Business Monday

Here come the cops, cryptocurrencies!

A lot of the appeal, and most of the perceived value, of Bitcoin comes from its outlaw status. Bitcoin and its fellow digital currencies exist beyond the borders of central banks, government debt levels, and trade policies.
A lot of the appeal, and most of the perceived value, of Bitcoin comes from its outlaw status. Bitcoin and its fellow digital currencies exist beyond the borders of central banks, government debt levels, and trade policies. TNS

A lot of the appeal, and most of the perceived value, of Bitcoin comes from its outlaw status. Bitcoin and its fellow digital currencies exist beyond the borders of central banks, government debt levels and trade policies.

But the cops are coming.

The two top financial market regulators are due in front of the Senate Banking Committee on Tuesday. The chairs of the Securities Exchange Commission and the Commodity Futures Trading Commission have taken increasing interest in virtual currencies and associated markets, as well as the underlying blockchain technology that poses a disruptive threat to finance. As Bitcoin has entered the lexicon of small investors, scrutiny has followed.

While there are no approved mutual funds or exchange traded funds in the U.S. for virtual currencies, the financial industry has been trying. A dozen cryptocurrency ETFs and two mutual funds withdrew their applications to the SEC for regulatory approval, according to Bloomberg. In one case, the agency “expressed concerns regarding the liquidity and valuation of the underlying instruments.”

In other words, the investment police are not convinced virtual currencies have real world qualities.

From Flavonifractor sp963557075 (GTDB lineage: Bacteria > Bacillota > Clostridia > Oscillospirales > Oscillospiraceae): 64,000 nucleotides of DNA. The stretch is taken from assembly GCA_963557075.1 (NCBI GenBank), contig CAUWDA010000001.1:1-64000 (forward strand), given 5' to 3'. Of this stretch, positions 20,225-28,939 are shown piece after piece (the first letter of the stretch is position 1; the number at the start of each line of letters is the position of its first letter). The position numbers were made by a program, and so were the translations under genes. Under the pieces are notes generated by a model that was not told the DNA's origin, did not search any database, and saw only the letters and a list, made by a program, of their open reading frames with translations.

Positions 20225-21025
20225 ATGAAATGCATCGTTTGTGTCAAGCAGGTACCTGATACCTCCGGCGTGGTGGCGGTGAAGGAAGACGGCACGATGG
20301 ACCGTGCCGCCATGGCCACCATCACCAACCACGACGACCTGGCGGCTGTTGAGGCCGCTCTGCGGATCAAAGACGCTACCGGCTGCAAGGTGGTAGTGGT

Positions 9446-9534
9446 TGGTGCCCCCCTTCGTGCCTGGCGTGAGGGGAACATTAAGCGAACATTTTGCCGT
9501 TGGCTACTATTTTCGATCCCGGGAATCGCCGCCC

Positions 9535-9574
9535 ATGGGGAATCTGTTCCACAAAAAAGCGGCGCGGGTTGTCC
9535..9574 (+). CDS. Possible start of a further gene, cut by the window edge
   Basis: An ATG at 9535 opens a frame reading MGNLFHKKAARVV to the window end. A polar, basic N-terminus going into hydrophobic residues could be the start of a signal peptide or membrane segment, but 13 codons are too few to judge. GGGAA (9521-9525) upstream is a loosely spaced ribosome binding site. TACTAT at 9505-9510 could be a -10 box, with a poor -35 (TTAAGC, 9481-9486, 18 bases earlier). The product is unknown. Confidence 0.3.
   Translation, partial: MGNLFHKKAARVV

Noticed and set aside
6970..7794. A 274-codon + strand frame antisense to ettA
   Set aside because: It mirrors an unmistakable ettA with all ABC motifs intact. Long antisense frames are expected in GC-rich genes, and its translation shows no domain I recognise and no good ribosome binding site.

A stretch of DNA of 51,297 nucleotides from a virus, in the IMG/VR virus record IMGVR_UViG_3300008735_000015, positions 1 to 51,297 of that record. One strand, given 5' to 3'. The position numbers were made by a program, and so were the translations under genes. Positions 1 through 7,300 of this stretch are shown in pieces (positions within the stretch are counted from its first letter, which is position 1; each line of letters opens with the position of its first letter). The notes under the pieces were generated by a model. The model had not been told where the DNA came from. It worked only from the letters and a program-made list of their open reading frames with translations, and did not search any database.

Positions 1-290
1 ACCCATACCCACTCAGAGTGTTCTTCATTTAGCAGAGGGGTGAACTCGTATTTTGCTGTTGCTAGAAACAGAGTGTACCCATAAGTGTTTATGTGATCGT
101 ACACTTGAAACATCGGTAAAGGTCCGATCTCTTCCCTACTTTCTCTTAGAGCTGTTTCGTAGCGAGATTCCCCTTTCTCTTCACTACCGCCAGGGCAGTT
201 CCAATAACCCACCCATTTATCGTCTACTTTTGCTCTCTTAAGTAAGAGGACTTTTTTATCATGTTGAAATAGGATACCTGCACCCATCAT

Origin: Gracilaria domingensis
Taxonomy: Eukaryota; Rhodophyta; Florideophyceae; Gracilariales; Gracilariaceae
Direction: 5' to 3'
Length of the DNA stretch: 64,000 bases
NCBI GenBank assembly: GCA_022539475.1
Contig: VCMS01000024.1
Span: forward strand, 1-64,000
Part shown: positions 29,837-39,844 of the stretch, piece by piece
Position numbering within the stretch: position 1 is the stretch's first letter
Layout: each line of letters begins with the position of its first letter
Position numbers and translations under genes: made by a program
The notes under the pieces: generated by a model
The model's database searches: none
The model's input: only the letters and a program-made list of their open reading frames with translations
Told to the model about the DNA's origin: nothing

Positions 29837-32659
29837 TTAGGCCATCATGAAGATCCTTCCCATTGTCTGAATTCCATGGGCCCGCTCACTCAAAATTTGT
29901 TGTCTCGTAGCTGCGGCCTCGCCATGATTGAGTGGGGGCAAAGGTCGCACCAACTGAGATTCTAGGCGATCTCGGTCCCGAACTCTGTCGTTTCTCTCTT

The IRS does. It taxes incomes paid in cryptocurrencies. Any gains or losses from buying or selling virtual currencies are reportable to the tax agency. And successfully mining a virtual currency is income that is supposed to wind up on tax forms.

Where the IRS has been definitive, the market police have been more skeptical, which is their job after all.

The SEC has moved to rein in companies from issuing their own digital currencies, called initial coin offerings, by deeming some of them securities and thus subject to its rules. And while the CFTC has OK’d the trading of Bitcoin, doing so has given the agency “access to data that can facilitate the detection and pursuit of bad actors,” according to a Wall Street Journal article co-authored by the CFTC chairman.

Policing cryptocurrencies may make them seem less appealing, but doing so will help legitimize their disruptive nature.

Tom Hudson hosts ‘The Sunshine Economy’ on WLRN-FM; @HudsonsView.

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